Jared Kushner, President Donald Trump’s son-in-law and top White House adviser, added more than 100 names to a list of foreign contacts that he submitted to the FBI earlier this year in applying for a government security clearance, according to a new report in The New York Times.
In April, the Times reported that Kushner failed to inform the FBI of meetings he had with the head of a major Russian state-owned bank, Sergey Gorkov, who is a close confidant of Russian President Vladimir Putin, and with Russia’s ambassador to the US, Sergey Kislyak, during the presidential transition.
Since then, Kushner has reportedly updated the list of contacts three times, adding over 100 people, including Natalia Veselnitskaya, the Russian lawyer whom Kushner, Donald Trump Jr., and former Trump campaign chairman Paul Manafort met with in June 2016. Trump Jr. agreed to the meeting after being promised damaging information about then-presidential candidate Hillary Clinton, as part of “Russia and its government’s support for Mr. Trump.”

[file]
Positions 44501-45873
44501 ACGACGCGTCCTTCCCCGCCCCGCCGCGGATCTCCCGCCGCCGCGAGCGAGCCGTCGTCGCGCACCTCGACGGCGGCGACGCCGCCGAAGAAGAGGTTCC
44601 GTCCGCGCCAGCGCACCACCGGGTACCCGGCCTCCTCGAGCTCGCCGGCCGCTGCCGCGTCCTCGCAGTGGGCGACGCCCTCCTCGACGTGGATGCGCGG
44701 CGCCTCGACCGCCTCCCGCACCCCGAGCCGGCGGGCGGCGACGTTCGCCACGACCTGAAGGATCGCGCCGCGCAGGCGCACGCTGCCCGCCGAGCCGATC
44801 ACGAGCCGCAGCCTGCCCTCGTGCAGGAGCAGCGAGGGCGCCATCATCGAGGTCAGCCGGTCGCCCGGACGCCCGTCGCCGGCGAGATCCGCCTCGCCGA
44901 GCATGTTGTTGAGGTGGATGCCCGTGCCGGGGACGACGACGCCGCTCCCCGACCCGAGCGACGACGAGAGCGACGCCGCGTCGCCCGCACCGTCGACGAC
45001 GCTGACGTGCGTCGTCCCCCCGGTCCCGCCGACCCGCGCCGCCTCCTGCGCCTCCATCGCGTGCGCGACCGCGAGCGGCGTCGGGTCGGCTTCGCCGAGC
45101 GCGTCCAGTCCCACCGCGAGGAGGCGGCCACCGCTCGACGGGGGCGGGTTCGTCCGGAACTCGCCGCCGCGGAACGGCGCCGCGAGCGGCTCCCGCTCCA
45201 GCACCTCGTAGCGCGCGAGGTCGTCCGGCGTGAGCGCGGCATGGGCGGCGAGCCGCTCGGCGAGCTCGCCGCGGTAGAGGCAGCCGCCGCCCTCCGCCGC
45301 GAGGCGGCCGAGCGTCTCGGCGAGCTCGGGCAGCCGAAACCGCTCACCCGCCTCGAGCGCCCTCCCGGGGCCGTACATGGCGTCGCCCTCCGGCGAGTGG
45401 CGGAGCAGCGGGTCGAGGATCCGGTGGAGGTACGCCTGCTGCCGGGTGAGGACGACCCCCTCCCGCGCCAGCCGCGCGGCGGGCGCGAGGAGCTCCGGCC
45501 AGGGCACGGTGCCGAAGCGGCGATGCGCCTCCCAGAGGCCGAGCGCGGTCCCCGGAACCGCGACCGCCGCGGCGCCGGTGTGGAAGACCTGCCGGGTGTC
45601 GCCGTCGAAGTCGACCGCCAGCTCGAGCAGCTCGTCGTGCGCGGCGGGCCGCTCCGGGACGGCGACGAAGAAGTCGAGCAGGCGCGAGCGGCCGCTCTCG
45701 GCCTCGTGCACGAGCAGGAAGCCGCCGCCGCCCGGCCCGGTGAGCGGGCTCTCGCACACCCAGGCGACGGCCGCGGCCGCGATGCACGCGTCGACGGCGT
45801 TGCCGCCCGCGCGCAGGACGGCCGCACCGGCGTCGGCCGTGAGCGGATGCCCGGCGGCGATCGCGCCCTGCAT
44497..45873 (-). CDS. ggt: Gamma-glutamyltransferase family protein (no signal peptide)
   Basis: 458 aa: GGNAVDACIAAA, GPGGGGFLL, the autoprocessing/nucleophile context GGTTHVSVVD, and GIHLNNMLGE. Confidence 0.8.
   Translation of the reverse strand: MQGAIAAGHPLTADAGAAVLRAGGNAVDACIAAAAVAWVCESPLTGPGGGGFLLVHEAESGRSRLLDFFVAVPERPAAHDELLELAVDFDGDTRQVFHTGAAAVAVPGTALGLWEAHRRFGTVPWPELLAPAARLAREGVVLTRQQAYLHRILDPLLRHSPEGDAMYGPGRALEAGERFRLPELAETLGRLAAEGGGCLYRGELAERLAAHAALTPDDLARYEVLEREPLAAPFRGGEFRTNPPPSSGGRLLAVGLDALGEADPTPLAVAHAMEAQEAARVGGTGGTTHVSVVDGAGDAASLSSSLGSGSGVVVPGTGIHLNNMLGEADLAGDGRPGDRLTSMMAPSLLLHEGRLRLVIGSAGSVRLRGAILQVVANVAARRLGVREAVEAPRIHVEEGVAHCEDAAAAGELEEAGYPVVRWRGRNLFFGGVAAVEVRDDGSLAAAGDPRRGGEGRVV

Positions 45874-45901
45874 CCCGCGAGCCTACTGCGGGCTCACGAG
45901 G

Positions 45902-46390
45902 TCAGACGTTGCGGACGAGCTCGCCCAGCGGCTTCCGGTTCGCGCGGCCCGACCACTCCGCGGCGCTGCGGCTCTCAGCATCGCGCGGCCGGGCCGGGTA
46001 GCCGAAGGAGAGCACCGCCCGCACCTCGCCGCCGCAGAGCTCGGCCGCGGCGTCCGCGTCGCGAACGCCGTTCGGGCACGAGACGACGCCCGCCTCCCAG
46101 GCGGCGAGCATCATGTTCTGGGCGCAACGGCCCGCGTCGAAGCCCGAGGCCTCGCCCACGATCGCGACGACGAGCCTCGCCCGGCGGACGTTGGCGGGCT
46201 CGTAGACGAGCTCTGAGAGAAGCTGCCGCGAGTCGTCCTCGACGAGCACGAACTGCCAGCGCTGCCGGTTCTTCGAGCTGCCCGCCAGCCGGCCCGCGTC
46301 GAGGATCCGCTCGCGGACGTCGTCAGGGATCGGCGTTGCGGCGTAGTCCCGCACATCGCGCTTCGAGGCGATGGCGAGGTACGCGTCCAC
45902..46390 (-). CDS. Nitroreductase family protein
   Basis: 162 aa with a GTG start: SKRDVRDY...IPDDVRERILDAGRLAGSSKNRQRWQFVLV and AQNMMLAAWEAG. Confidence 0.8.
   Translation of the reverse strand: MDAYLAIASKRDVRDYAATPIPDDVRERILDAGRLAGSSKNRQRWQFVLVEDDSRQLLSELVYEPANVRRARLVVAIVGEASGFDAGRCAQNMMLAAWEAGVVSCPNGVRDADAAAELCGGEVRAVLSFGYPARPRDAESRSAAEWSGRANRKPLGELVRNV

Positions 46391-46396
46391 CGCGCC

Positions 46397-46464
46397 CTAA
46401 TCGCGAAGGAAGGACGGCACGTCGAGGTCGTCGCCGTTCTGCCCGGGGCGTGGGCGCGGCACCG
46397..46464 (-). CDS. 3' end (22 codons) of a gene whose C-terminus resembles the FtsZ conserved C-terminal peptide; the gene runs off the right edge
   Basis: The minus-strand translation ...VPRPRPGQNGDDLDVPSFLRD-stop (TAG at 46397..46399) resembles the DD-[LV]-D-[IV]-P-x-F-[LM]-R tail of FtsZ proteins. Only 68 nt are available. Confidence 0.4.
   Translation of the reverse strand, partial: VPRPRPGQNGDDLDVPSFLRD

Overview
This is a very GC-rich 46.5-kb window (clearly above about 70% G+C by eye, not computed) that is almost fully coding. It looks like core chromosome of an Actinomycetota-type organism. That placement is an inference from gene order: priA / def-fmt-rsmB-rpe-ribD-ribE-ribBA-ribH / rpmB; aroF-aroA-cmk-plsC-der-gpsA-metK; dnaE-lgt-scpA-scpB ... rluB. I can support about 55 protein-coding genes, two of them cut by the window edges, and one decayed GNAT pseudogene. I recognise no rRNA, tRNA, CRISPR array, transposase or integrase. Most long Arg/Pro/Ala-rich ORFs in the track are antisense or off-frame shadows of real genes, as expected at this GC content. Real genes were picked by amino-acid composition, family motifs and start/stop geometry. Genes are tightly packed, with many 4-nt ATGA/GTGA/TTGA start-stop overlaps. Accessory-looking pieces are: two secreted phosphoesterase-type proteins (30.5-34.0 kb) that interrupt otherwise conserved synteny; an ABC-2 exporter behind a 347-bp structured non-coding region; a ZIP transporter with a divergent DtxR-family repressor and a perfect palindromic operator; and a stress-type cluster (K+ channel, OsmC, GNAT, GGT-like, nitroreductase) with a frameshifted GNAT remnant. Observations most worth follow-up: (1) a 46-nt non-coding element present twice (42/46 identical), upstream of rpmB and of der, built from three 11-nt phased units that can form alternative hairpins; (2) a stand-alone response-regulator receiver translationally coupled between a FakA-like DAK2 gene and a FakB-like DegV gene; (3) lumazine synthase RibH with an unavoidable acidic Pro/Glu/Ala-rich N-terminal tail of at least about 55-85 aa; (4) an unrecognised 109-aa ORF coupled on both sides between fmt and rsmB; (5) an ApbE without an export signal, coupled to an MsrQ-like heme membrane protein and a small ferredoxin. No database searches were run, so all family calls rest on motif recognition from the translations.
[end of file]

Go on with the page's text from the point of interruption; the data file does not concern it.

While Kushner briefed the president on the meeting with Veselnitskaya, he left out key details and minimized the importance of the encounter, according to sources close to Kushner who spoke with the Times. Trump Jr. has insisted that nothing came of the meeting with Veselnitskaya.
Both Democrats and Republicans are now questioning whether Kushner should have a security clearance at all.
As part of a wide-ranging inquiry into the Trump campaign’s possible ties to Russia, Justice Department special counsel Robert Mueller is reportedly investigating Kushner’s communications with Gorkov and Kislyak, as well as his role in the Trump campaign and relationship with former White House National Security Adviser Michael Flynn.
In May, The Washington Post reported that Kushner and Kislyak may have discussed establishing a secret communications backchannel between the Trump transition team and the Russian government.
Reuters also reported in May that the FBI is examining whether Gorkov suggested to Kushner that Russian banks could finance Trump associates’ business ventures if US sanctions were eased.